Am I crazy? Because it seems to me that every bit of precious data we have about display advertising tells us that it's a complete and utter joke. And yet every year we increase our spending by double digits.

As far as I can tell, we have tons of data and not an ounce of fucking sense.

July 11, 2016

Revenge Of The Philistines

"The snottiness of believing that creativity just resides in the creative department of traditional agencies, that media people can't be creative, or data people can't be or people who do healthcare or promotion or CRM can't be creative – it's a nonsense and it's insulting to the people who are in those areas." -- Martin Sorrell in WARC
There is no one who has ever made more money from the advertising business than Martin Sorrell.

There is no one who has ever had more influence on the advertising business than Martin Sorrell.

And there is no one who has ever done more damage to the advertising business than Martin Sorrell.

Martin Sorrell is to advertising what McDonald's is to food. He demonstrates no appreciation for the art, quality or grace of it. His only interest is in making it lay more golden egg mcmuffins.

You can see his subtle duplicity in the quote above. He pretends that because we call a certain department the "creative department" that we are disdainful or unappreciative of contributions from others. This is utter bulllshit.

In the advertising business the word creative has two meanings.

First, is its usual meaning -- imaginative.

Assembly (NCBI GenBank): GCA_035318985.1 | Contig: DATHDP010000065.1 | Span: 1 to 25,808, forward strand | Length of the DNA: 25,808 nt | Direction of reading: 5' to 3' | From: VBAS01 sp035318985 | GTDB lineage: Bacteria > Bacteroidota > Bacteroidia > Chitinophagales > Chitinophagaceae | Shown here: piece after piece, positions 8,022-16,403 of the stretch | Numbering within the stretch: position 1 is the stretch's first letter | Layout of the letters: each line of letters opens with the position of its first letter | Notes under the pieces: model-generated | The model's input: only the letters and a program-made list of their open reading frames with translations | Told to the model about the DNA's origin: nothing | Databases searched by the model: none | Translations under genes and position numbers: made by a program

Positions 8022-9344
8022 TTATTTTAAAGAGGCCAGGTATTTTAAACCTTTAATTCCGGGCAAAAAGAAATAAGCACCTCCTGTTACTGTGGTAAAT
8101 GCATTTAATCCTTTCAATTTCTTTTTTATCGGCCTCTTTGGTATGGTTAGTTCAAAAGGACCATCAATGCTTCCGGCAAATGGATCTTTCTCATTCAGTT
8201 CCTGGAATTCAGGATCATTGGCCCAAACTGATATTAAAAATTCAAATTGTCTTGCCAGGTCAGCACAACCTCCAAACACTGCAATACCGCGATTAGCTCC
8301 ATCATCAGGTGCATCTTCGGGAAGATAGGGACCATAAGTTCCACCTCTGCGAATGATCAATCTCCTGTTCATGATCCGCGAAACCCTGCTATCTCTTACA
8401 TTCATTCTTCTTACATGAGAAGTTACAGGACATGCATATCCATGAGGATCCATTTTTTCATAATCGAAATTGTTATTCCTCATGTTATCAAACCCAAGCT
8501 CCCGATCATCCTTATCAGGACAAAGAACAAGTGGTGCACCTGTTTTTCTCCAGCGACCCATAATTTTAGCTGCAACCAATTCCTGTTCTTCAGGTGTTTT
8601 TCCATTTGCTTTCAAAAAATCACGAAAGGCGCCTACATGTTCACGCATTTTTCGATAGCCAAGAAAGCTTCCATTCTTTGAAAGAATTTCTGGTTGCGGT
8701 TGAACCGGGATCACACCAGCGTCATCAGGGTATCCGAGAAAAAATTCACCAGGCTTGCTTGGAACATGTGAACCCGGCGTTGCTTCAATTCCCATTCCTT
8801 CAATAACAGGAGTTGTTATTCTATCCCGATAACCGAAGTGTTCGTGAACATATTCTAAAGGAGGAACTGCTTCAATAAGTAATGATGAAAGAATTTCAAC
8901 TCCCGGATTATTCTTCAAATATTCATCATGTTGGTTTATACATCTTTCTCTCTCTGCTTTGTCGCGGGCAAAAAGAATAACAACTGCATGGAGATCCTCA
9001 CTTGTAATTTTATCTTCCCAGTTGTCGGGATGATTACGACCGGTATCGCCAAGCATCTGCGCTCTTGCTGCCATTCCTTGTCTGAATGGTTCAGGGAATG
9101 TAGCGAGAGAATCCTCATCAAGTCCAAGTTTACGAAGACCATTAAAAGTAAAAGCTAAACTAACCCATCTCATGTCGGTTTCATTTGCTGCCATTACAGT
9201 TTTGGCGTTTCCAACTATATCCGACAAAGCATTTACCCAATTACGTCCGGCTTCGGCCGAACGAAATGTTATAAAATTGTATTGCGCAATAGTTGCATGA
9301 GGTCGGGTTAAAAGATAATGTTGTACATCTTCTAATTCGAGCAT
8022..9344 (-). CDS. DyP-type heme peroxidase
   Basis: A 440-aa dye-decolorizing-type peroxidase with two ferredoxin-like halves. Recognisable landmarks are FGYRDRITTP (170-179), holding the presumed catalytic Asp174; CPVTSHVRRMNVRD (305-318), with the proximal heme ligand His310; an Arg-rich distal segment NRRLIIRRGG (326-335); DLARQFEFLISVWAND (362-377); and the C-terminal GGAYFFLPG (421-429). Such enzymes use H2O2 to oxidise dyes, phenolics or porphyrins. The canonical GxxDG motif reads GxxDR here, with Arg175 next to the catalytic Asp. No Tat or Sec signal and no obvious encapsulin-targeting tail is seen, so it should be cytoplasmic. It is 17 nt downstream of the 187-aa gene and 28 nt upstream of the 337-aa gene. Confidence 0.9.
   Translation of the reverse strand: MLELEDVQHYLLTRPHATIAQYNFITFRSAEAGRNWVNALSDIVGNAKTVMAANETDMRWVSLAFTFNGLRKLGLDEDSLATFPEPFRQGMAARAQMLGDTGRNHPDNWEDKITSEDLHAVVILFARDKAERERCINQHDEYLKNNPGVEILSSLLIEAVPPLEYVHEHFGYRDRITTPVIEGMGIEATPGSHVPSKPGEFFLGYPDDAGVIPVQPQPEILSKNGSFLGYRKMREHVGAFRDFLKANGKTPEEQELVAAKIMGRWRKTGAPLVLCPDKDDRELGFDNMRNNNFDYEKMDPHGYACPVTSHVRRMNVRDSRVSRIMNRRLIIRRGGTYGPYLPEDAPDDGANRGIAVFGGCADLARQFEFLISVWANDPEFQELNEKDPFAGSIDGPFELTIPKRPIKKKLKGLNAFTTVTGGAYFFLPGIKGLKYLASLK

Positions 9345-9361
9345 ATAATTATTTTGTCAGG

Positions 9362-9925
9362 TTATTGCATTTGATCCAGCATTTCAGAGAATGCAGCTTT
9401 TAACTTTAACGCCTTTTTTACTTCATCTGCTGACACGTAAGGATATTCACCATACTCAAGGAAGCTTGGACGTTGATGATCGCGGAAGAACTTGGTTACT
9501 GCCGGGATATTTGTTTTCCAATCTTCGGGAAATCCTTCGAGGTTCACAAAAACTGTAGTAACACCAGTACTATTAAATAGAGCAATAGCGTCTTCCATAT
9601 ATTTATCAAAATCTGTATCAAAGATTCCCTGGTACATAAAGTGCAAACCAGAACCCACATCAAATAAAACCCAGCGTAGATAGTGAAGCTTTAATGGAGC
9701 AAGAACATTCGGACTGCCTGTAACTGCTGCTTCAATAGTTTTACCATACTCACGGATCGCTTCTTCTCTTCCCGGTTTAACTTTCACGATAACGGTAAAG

Second, is the meaning that is specific to advertising, as in "the creative department." This means the department that makes the ads.

Sorrell pretends he doesn't know this. He pretends he doesn't know that in ad language "creative department" means the department that makes the ads. It does not mean the only place where creativity resides.

He pretends that in the ad business the people in the creative department think they have a monopoly on creative thinking. Pure trash.

Every endeavor can be improved by creative thinking. Creativity is a way of thinking, not a department.

As a teenager I looked for ways to be more creative in the way I placed plastic bags over mens' suits in my dad's dry cleaning store. And, believe me, the dry cleaning store did not have a creative department. 

But this does not mean that there is not a special meaning for the word "creativity "that is specific to the communication arts. This is the kind of creativity that makes music and art and literature and, yes, sometimes even advertising extraordinary and delightful.

Sure, the guy who printed the tickets to Hamlet, or sold the popcorn, or counted the proceeds may have found creative ways to do so. But he didn't write the fucking play.

To believe that doing a practical job in a creative manner, and creating something brilliantly unique from scratch are the same thing because they happen to share the word "creative" is the willful dissembling of someone with an axe to grind.

Creativity is a word that Sorrell and his ilk are trying very hard to dilute into meaninglessness. It doesn't fit into a world where the new gods of data and metrics are ascendant.

Before the accountants and their new gods can take their throne, the old god of "creativity" must first be pulverized and sprinkled lightly over everyone. 

This is just the crude posturing of an overfed philistine who has no respect for the talented people that are fleeing the industry he is single-handedly ruining.